Carling, P.A., Irvine, B.J., Hill, A. and Wood, M.
Reducing sediment inputs to Scottish streams: a review of the efficacy of soil conservation practices in upland forestry
The Science of the Total Environment, 265, (1-3), . (doi:10.1016/S0048-9697(00)00660-4).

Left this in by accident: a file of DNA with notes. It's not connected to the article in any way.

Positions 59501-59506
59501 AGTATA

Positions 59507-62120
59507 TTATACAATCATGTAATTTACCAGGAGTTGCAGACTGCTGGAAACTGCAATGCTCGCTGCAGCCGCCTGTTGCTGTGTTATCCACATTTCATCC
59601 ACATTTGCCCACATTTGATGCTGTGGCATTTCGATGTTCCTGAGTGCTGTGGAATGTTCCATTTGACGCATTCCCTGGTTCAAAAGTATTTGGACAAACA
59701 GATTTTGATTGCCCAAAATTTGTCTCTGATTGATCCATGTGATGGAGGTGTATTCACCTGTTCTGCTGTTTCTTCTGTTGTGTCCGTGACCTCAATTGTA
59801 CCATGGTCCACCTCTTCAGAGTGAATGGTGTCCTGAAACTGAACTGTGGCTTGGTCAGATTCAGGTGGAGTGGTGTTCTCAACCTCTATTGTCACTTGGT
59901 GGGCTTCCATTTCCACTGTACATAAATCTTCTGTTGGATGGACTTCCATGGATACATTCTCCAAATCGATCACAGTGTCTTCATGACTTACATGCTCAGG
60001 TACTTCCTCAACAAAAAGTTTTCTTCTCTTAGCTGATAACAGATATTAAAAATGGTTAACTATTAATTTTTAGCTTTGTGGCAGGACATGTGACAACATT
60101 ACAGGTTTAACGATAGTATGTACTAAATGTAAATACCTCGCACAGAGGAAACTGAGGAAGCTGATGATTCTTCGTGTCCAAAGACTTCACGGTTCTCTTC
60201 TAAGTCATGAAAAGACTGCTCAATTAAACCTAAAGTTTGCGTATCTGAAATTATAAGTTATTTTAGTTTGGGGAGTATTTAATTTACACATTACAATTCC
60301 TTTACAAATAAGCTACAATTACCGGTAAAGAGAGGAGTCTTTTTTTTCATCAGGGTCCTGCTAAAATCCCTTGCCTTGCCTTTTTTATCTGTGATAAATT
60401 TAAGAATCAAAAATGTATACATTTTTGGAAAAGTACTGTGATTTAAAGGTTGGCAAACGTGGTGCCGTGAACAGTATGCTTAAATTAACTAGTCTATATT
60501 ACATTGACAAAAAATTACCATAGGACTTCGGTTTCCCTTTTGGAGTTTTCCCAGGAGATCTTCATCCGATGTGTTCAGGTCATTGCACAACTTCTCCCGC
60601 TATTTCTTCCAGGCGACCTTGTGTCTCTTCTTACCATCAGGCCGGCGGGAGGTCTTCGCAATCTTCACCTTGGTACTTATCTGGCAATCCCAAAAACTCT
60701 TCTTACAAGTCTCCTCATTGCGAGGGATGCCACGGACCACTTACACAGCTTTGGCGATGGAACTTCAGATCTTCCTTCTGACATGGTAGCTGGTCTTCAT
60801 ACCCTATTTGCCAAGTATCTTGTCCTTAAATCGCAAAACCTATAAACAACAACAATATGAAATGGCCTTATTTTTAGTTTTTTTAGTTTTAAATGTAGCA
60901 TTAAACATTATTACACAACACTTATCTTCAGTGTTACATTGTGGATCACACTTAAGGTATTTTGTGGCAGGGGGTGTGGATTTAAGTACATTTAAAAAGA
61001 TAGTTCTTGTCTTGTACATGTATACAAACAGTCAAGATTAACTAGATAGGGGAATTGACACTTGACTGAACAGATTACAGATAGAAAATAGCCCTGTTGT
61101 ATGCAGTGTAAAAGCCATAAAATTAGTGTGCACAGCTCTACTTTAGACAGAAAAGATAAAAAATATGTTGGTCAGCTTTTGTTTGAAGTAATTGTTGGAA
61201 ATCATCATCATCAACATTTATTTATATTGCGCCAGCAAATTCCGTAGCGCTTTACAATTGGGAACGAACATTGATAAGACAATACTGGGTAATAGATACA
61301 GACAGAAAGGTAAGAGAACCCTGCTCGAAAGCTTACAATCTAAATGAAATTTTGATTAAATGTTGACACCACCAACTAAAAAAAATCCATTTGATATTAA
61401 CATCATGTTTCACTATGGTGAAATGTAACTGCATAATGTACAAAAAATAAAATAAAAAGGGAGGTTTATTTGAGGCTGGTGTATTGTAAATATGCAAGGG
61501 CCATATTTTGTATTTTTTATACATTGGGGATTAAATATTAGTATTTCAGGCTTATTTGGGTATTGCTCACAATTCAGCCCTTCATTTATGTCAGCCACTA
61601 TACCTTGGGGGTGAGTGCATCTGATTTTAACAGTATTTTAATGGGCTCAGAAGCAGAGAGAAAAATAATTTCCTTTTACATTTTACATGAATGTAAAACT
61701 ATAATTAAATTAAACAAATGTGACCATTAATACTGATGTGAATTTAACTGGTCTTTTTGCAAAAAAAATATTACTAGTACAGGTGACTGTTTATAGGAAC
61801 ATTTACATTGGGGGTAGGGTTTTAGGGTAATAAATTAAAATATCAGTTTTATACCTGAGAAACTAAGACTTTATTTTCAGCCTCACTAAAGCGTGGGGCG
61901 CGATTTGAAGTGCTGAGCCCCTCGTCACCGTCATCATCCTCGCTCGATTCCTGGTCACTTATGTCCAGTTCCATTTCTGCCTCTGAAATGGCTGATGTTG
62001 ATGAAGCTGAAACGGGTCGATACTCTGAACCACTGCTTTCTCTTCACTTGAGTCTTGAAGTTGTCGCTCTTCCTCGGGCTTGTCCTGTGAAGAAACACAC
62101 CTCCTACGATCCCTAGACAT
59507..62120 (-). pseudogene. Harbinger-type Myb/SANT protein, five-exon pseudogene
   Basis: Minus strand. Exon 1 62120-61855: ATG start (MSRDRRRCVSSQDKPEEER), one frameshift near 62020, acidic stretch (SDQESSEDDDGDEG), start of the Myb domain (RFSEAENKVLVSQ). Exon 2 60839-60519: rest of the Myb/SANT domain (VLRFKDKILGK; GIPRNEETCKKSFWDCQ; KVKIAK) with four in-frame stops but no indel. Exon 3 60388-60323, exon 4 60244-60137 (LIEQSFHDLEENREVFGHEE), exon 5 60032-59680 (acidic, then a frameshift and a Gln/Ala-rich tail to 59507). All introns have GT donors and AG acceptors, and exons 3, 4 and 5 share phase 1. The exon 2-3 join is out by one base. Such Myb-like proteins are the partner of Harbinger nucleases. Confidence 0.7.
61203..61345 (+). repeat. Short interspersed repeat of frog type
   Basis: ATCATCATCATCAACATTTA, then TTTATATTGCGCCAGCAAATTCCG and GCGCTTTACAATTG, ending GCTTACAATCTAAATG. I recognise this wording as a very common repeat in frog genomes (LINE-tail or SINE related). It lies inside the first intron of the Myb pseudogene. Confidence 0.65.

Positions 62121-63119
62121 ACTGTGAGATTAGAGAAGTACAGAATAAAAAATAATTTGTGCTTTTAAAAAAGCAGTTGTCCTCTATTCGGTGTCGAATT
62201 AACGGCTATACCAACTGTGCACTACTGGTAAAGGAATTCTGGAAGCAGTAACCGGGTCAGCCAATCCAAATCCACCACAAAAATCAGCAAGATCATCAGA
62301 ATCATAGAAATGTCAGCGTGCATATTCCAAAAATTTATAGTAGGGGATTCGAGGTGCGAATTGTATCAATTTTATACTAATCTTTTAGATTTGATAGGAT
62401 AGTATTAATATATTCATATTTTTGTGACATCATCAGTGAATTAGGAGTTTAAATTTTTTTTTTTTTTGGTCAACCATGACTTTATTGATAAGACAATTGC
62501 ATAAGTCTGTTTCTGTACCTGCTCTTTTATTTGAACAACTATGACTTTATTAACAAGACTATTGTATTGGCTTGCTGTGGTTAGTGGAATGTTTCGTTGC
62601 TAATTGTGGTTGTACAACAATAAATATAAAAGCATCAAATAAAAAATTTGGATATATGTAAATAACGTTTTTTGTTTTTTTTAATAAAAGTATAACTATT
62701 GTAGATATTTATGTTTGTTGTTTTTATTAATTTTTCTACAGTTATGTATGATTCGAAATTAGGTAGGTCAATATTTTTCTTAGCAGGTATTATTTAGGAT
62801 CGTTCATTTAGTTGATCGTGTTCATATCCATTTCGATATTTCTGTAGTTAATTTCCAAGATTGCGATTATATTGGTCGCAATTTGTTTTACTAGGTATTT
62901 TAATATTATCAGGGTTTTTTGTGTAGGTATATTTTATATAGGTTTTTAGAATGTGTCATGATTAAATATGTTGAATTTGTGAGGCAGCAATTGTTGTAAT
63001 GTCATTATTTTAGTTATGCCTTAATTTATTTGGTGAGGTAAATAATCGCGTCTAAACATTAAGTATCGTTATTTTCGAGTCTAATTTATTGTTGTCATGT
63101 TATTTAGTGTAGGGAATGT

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The historical process by which a soil conservation strategy has evolved within the UK forestry industry is briefly reviewed. Particular attention is given to the development of practical and effective guidelines to prevent both soil damage and sediment entering water courses. It is concluded that the ‘Forest and Water Guidelines’, together with other forest industry manuals, largely provide adequate protection for aquatic habitats from pre-afforestation cultivation and from harvesting activities. The problem of soil erosion owing to ploughing of open furrows has largely been obviated by improved drainage network design coupled with the use of vegetated buffer strips and sediment catchpits. Alternative site preparation techniques, such as ‘moling’ or ‘dolloping’ of afforestation sites, are now preferred. However, the effects on slope hydrology and the improved soil conservation associated with these methods require quantifying. Additional understanding of effective buffer strip function, for example, on a variety of slope angles, soil types and vegetation associations would be beneficial. The design of forest roads and the associated network of drains, culverts and sediment catchpits is addressed in forestry guidelines. Future potential in this area may involve the use of Geographical Information Systems in the effective design of road networks which minimise adverse effects on slope hydrology. Similarly computer simulation of flow routing might aid in the design of road drain networks. At the more local scale there remains scope for further research aimed at minimising soil disturbance by machinery. Consideration should also be given to the long-term sustainability of the soil structure through second and subsequent crop rotations.
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